Laudato Si’ Lent

Filled with the Holy Spirit, Jesus returned from the Jordan
and was led by the Spirit into the desert for forty days
L U K E   4 : 1 – 2

LSAP Goal 1 is Response to the Cry of the Earth.

LSAP Goal 1 is Response to the Cry of the Earth. We are called to protect our common home for the well- being of all, as we equitably address the climate crisis, biodiversity loss, and ecological sustainability.

Reflection questions:

  1. How can our community promote the adoption of renewable energy or better promote energy conservation?
  2. Do we have space on our campus to support biodiversity conservation through planting a pollinator garden or by selecting native plants?
  3. Have we considered how we can promote clean waterways by preventing litter and plastics from entering our water systems or by replacing pesticides and fertilizers with natural alternatives on our campus?
  4. How are we already responding to the Cry of the Earth? What additional ideas do you have to promote a response to the Cry of the Earth in our community?

Short Prayer: God of all, during this first week of Lent, may we hear the cry of the Earth and respond to the call to protect our common home. Help us to commit ourselves to this journey throughout the Lenten season through reimagining how we can equitably address the climate crisis, particularly through energy conservation, biodiversity, and promoting clean waterways in our parish community.

“LAUDATO SI’, mi’ Signore” – “Praise be to you, my  Lord”. In the words of this beautiful canticle, Saint Francis of Assisi reminds us that our common home is like a sister with whom we share our life and a beautiful mother who opens her arms to embrace us… This sister now cries out to us because of the harm we have inflicted on her by our irresponsible use and abuse of the goods with which God has endowed her. Laudato Si’ 1-2

LSAP Goal 2 is Respond to the Cry of the Poor.

LSAP Goal 2 is Respond to the Cry of the Poor. This goal is a call to promote ecological justice, aware that we are called to defend human life from conception to death, and all forms of life on Earth. When we consider this goal, we must ponder who are the people most vulnerable to the impacts of pollution and climate change? We also consider the plants, animals, and ecosystems that are threatened by these issues. How can we create a world where life can flourish abundantly?

Reflection questions:

  1. As we reflect on where we live, what communities and people are most directly affected by pollution and climate change?
  2. What are local environmental issues unique to our community that impact the health of our neighbors and our local ecosystem?
  3. How do we feel called to defend human life from conception to death and all forms of life on Earth?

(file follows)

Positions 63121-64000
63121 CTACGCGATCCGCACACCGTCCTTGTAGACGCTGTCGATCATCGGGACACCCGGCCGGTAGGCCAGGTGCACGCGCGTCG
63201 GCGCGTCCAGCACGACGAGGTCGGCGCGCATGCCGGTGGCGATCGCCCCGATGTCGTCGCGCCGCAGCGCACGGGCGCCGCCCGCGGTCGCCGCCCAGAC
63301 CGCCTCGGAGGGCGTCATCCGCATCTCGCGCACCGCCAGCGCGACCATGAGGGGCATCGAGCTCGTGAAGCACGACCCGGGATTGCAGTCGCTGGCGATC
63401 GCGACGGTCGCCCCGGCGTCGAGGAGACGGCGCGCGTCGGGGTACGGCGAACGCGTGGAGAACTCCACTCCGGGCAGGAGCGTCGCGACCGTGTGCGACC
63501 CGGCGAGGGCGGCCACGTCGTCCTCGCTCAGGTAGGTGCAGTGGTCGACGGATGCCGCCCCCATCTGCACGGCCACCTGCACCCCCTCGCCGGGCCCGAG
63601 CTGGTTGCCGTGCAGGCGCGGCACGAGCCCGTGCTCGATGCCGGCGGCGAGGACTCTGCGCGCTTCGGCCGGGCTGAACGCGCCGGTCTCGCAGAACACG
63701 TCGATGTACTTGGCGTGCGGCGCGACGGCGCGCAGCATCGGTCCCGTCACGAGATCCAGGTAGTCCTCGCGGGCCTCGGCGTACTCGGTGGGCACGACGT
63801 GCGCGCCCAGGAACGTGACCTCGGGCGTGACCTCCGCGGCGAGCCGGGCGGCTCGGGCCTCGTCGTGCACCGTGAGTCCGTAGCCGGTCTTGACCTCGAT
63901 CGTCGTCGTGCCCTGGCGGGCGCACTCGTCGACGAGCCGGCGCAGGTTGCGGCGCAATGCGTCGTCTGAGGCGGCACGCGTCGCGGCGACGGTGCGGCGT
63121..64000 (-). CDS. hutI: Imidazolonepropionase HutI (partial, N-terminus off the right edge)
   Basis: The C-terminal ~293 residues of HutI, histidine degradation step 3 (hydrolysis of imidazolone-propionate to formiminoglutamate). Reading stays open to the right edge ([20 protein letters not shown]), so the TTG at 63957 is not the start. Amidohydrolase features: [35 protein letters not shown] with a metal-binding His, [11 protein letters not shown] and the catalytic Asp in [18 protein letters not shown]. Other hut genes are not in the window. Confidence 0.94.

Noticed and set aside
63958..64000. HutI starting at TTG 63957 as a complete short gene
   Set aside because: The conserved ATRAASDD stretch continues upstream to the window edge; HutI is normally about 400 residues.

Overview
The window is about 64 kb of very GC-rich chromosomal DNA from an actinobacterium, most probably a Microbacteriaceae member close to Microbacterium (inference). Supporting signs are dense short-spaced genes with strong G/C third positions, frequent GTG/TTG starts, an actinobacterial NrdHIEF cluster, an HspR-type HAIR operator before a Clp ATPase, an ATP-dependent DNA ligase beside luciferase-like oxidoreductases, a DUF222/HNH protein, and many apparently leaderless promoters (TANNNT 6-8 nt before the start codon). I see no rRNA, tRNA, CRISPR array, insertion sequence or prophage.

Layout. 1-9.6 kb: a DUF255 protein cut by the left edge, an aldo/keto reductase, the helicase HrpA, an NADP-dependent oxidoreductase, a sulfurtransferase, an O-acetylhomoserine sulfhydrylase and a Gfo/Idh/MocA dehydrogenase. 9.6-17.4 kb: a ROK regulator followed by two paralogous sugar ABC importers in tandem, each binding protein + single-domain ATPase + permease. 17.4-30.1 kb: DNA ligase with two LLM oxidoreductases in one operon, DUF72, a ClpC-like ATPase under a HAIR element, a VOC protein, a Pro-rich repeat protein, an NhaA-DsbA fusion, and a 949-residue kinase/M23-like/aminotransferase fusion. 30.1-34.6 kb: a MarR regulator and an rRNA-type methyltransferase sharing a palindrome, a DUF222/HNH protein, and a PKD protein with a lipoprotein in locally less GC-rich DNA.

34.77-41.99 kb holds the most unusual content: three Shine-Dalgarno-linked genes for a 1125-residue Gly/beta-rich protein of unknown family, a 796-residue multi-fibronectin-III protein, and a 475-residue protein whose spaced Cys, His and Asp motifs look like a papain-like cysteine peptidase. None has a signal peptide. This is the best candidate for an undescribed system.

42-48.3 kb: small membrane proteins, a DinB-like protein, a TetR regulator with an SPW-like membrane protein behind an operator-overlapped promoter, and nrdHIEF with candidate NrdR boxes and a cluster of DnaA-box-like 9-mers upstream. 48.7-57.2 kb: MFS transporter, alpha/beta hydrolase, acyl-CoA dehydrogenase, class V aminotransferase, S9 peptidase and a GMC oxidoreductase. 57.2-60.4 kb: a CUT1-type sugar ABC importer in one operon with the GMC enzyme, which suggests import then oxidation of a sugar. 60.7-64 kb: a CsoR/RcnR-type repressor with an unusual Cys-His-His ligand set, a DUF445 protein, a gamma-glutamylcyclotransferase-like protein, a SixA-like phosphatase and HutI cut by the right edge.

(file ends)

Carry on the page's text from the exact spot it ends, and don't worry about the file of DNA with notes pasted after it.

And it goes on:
4. How are we already responding to the Cry of the Poor? What additional ideas do you have to promote a response to the Cry of the Poor in our community?

Short Prayer: God of solidarity, we pray that you help us to grow in our attention to the realities of the most vulnerable. We uplift the impacts of pollution on mothers and their unborn babies, BIPOC (Black, Indigenous, People of Color) communities that are statistically more likely to be located near environmental hazards, low-income communities that are often considered “the path of least resistance” for the placement of highways and factories, and the plants, animals, and ecosystems that cannot defend themselves against pollution and environmental degradation. May we build a capacity to take action as advocates in a way that defends the well-being of all people from conception to death, and of all forms of life on our planet.

  • E A S Y: Sign up for the Interconnected: 21-Day Catholic Environmental Justice Challenge to gain more knowledge about environmental justice issues.
  • M E D I U M: Learn about an environmental justice organization in your own community, and invite them to give a presentation about their work to your parish/religious community.
  • H A R D: Commit to learn from and partner with a local environmental justice group in your community. Create a structure to advocate for environmental justice issues that impact people in the community where you live.

I believe that Saint Francis is theexample par excellence of care forthe vulnerable and of an integral ecology lived out joyfully andauthentically…He was particularlyconcerned for God’s creation andfor the poor and outcast…He was amystic and a pilgrim who lived insimplicity and in wonderful harmony with God, with others,with nature and with himself. Heshows us just how inseparable thebond is between concern fornature, justice for the poor,commitment to society, andinterior peace. Laudato Si’ 10

LSAP Goal 3 is Ecological Economics

Ecological Economics acknowledges that the economy is a sub-system of human society, which itself is embedded within the biosphere – our common home. This goal invites us to consider how our community participates in our economic system and if we prioritize the dignity of workers and consider the environmental impacts of the products we buy and use.

Reflection questions:

  1. Does our community mindfully purchase items that are produced in ways that provide a living wage to the people who make them and that are sustainable for our biosphere?
  2. Do the ways that we invest and spend money demonstrate our concern for the environment, a commitment to workers, and to the people most vulnerable to the impacts of climate change that are already happening?
  3. How can we support circular economies and try our best to practice ethical consumption?
  4. How are we already encouraging ecological economics? What additional ideas do you have to promote ecological economics in our community?